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Procedures Ch 10

QuestionAnswer
the general shape of the human body that determines the size, shape, position, and movement of the internal organs body habitus
bounded by the walls of the thorax and extends from the superior thoracic aperture to the inferior thoracic aperture thoracic cavity
the top of the thoracic cavity where structures enter the thorax superior thoracic aperture
the bottom of the thoracic cavity inferior thoracic aperture
separates the thoracic cavity from the abdominal cavity diaphragm
The anatomic structures that pass from the thorax to the abdomen go through openings in the: diaphragm
The thoracic cavity contains: * the lungs and heart * organs of the respiratory, cardiovascular and lymphatic systems * the inferior portion of the esophagus * the thymus gland
The 3 Chambers of the Thoracic Cavity: * pericardial cavity * right pleural cavity * left pleural cavity
shiny, slippery, and delicate membranes that line the thoracic cavities serous membranes
The space between the two pleural cavities and contains all the thoracic structures except the lungs and pleurae is called the: mediastinum
The respiratory system consists of: * trachea * bronchi * two lungs
a fibrous, muscular tube with 16 to 20 C-shaped cartilaginous rings embedded in its walls trachea
the last tracheal cartilage that is elongated and has a hooklike process that divides the trachea into two lesser tubes is called the: carina
Subdivisions of the Bronchial Tree: * Trachea * Primary Bronchi * Secondary Bronchi * Tertiary Bronchi * Bronchioles * Terminal Bronchioles
Oxygen and carbon dioxide are exchanged by diffusion within the walls of the: alveoli
the organs of respiration that comprise the mechanism for introducing oxygen into the blood and removing carbon dioxide from the blood lungs
these communicate with the terminal bronchioles alveolar ducts
located at the end of the alveolar ducts alveolar sacs
these line the walls of the alveolar sacs alveoli
the lungs are made up of this light, spongy, highly elastic substance parenchyma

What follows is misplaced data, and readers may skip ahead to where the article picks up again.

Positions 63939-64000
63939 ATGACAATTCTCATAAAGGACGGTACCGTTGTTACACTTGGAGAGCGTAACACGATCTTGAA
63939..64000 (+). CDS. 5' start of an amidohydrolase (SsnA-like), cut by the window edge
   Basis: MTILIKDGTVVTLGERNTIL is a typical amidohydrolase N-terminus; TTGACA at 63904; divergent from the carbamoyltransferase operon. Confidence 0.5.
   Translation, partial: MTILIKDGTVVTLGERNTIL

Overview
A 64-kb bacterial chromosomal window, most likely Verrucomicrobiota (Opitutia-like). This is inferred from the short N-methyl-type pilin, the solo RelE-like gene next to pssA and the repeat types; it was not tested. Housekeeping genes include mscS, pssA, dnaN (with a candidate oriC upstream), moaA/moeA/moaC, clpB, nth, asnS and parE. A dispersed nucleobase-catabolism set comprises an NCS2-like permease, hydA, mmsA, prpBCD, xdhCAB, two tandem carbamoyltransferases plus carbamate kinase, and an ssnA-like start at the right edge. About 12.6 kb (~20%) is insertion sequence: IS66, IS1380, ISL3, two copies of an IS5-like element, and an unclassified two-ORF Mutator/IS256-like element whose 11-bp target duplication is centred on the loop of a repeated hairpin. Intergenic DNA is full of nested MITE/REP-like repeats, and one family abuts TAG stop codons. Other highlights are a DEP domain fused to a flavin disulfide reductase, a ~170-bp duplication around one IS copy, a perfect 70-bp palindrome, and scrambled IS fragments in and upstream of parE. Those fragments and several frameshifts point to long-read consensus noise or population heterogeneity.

What is the most common chest projection? PA
When performing a PA chest projection, which body plane should be centered to the grid? Midsagittal
When performing an x-ray these 3 things need to be totally aligned: * source * patient * image receptor
What is the SID for a PA chest projection? 72 inches
At what level should the central ray, perpendicular to the IR, be centered when performing a PA chest? at the level of T-7
How far above the shoulders should the top of the IR be when performing a PA chest projection? 1.5 to 2 inches above the shoulders
What size image receptor should be used when performing a chest x-ray? 14 x 17
True or False: Slight rotation from PA or lateral projection causes considerable distortion of the heart shadow. True
Where vessels enter a lung hilum
superior portion of a lung apex
inferior border of thoracic cavity diaphragm
respiratory organ lung
major airway tube trachea
number of lobes in the right lung 3
side of lung where vessels enter medial
double-walled, serous membrane sac pleura
respiratory sacs alveoli
anterior bony wall of the mediastinum sternum
area between the lungs mediastinum
mediastinal organ heart
mediastinal blood vessel aorta
major section of a lung lobe
this lung has 2 lobes left
inferior part of a lung base
pertaining to the chest cavity thoracic
these branch from the trachea bronchi
separates a lung into lobes fissure
Which cavity contains the heart and lungs? Thoracic
Which structure separates the thoracic cavity from the abdominal cavity? diaphragm
Which part of the thoracic cavity contains all thoracic organs except the lungs and pleurae? mediastinum
Which bony structure forms the anterior border of the mediastinum? sternum
What mediastinal structure consists of C-shaped cartilaginous rings? trachea
What area of the trachea divides into two lesser tubes? carina
Which structures branch from the distal end of the trachea? primary bronchi